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Elysium is tempting indeed. With four reservations:<br />* is this really ice below the dust?<br />* if yes, is it at less than 2m (within reach of Exomars drill)<br />* can it be supplied by deep water, at least from time to time<br />* is the dust rovable?<br /><br />Regards.
 
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JonClarke

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<i>Apart from Valles Marineris, equatorial sites are high terrain, low pressure, "warm" temperature. So not great places for water ice to lie at just 2m below surface imho. Same for water upwelling from deep veins.</i><br /><br />The equatorial regions of Mars are +/- 25 degrees. They include extensive areas below Martian datum and thus can support at least ephemeral moisture. The deepest are Amazonia, Chryse, Isidis, and Elysium Planitia, plus Vallis Marineris. But all the landing sites listed in the BBC article are below datum.<br /><br /><i>Exomars Pasteur payload is really a true bio-lab. It would be a pity if we miss the biotes if they exist. I think we should go where there is most chance to drill into some frozen ice coming from relatively recent upwelling of deep water veins. To get a reasonable probability these veins should be as close as possble to the surface.</i><br /><br />But ExoMars does not need to find extant life, just where life has been. Hence the importance of sites with abundant clays (Mawrth Vallis, Meridiani Planum, Nilli Fossae) or thick sediments, (Holden and Gale craters).<br /><br /><br /><i>Valles Marineris is a fluvial valley. The lower terrain there might not have been the local lowest point when water was flowing (then may be not the place for a long-lasting sea to form, the water being evacuated Eastwards then Northwards into Vastitas Borealis).</i><br /><br />Vallis Marineris is a very complex and large feature, we should not generalise too much. It is basically a tectonic feature, much modified by mass movement, fluvial, lacustrine and aeolian action. There are thick interior sedimentary deposits and at present the deepest parts are not the outlets.<br /><br /><i>So unless the recent findings of Marsis are for sure linked to water ice (and not ashes), it would seem IMO that the best landing site would be a deep depression like Argyre or Hellas.</i><br /><br />Both Argyre and Hellas are too far south. They are also not specific enough. T <div class="Discussion_UserSignature"> <p><em>Whether we become a multi-planet species with unlimited horizons, or are forever confined to Earth will be decided in the twenty-first century amid the vast plains, rugged canyons and lofty mountains of Mars</em>  Arthur Clarke</p> </div>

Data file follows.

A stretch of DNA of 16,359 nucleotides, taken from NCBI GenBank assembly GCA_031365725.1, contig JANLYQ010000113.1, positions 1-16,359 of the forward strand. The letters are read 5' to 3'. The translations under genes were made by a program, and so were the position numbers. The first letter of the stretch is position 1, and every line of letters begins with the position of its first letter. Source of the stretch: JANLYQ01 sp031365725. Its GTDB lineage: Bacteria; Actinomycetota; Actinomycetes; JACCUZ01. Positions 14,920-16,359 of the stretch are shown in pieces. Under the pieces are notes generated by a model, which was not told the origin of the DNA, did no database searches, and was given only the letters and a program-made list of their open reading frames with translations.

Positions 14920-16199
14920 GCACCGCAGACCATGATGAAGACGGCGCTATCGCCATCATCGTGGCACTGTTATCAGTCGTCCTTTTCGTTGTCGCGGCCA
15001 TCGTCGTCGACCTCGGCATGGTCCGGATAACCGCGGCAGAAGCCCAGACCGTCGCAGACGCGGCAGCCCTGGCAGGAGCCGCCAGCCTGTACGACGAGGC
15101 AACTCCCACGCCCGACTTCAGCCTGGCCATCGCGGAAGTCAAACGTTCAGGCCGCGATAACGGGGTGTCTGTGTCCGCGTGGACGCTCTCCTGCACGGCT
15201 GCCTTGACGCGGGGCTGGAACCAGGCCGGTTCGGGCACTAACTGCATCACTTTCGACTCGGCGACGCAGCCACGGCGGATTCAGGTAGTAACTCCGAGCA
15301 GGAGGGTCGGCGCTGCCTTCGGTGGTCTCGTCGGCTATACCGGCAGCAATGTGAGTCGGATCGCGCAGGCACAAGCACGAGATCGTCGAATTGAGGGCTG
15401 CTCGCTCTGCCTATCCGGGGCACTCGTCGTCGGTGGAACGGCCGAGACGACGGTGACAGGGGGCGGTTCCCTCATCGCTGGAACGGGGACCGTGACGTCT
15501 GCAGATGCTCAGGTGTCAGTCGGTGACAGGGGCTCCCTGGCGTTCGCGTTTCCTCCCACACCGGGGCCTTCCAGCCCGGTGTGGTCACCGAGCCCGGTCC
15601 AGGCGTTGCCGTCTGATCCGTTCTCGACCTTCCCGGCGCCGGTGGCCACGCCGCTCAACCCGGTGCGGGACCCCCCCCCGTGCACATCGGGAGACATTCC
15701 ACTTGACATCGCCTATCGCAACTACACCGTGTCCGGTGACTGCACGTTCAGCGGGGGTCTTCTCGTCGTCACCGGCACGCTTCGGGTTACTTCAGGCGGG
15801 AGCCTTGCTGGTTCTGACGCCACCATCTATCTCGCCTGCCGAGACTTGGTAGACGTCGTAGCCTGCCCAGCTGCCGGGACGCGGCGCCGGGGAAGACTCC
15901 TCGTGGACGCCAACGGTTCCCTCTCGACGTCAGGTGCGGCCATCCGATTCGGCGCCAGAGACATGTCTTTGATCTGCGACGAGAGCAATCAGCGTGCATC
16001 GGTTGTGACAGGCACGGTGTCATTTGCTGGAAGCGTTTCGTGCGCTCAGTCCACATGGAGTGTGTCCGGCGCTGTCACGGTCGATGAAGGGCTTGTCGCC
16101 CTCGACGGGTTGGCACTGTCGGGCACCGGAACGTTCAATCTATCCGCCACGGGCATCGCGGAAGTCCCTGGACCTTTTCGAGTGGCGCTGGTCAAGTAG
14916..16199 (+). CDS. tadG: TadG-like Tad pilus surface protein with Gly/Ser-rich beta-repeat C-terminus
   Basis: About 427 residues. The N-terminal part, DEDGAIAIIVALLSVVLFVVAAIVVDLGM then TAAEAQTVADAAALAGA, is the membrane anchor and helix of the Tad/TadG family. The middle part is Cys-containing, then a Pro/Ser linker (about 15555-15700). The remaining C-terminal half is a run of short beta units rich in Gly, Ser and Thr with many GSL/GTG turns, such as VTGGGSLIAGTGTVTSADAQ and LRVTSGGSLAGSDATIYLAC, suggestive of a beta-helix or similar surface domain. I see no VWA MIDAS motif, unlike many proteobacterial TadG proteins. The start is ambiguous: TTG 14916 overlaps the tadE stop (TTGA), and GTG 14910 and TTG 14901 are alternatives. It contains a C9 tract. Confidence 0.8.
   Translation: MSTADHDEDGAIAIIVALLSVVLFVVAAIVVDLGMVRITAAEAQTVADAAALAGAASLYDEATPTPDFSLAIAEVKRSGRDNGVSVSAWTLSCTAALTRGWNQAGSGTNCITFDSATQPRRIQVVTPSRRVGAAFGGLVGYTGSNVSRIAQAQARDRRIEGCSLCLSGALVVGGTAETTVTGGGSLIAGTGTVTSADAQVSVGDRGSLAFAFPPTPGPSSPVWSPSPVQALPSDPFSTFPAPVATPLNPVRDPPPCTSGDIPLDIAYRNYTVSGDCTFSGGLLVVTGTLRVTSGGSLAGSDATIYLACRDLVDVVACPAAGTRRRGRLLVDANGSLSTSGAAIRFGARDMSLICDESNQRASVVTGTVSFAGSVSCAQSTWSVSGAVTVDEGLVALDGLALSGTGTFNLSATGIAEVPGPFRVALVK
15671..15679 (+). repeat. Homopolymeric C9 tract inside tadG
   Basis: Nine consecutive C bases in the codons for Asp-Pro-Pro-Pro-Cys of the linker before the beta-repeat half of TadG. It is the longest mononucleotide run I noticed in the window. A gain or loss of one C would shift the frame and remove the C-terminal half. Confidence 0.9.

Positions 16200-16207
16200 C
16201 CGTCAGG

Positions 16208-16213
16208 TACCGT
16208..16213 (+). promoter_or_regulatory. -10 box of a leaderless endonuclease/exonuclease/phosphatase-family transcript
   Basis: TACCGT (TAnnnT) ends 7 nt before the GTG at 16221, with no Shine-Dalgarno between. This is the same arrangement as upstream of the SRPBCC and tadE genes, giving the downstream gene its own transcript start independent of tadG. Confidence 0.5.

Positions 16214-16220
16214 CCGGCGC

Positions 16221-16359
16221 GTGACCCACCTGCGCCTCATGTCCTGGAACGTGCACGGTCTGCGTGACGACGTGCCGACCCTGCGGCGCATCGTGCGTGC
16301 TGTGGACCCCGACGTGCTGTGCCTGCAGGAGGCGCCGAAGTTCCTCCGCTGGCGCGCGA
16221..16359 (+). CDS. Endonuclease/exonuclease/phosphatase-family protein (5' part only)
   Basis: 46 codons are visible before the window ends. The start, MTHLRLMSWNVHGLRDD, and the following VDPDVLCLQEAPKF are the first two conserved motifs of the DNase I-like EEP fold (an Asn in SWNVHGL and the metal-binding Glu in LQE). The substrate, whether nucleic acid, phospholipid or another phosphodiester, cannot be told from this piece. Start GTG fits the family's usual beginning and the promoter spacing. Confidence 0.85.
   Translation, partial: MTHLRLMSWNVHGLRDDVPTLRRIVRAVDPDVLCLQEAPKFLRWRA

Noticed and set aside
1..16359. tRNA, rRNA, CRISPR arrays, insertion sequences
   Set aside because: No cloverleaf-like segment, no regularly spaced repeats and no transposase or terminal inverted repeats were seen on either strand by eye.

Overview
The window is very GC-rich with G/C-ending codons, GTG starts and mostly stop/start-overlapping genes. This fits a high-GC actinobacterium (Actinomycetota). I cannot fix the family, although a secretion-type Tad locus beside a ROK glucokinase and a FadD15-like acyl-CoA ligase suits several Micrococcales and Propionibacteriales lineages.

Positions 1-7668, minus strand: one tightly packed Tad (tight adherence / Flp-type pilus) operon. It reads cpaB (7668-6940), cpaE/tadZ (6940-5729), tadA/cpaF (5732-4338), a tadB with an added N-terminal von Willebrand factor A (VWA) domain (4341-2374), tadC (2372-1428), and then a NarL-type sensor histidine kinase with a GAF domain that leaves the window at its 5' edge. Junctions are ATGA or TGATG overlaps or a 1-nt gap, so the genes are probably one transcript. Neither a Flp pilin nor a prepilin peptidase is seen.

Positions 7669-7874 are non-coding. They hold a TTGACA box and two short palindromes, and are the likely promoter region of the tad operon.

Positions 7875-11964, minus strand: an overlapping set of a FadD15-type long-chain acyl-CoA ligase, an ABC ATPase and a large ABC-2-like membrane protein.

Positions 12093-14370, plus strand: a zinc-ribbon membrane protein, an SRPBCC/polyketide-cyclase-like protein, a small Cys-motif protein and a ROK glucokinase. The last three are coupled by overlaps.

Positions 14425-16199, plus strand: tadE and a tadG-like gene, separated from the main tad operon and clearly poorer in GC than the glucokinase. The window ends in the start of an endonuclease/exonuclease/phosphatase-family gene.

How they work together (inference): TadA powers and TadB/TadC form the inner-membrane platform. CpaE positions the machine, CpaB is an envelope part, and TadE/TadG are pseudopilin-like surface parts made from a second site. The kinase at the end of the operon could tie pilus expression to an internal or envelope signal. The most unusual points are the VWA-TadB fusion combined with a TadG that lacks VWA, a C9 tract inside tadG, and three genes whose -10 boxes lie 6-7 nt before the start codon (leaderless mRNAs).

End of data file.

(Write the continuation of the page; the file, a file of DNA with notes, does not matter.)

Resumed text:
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alokmohan

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I am not well acqainted wiyh geography of mars.please specify where to land.
 
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JonClarke

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At the bottom of the BBC link in the original post there is a map showing the locations.<br /><br />You can down load a great Mars map from http://education.usgs.gov/common/resources/mapcatalog/images/planetary/mars_color_topo_11x14.pdf (caution 11.52 MB)<br /><br />Jon <div class="Discussion_UserSignature"> <p><em>Whether we become a multi-planet species with unlimited horizons, or are forever confined to Earth will be decided in the twenty-first century amid the vast plains, rugged canyons and lofty mountains of Mars</em>  Arthur Clarke</p> </div>
 
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h2ouniverse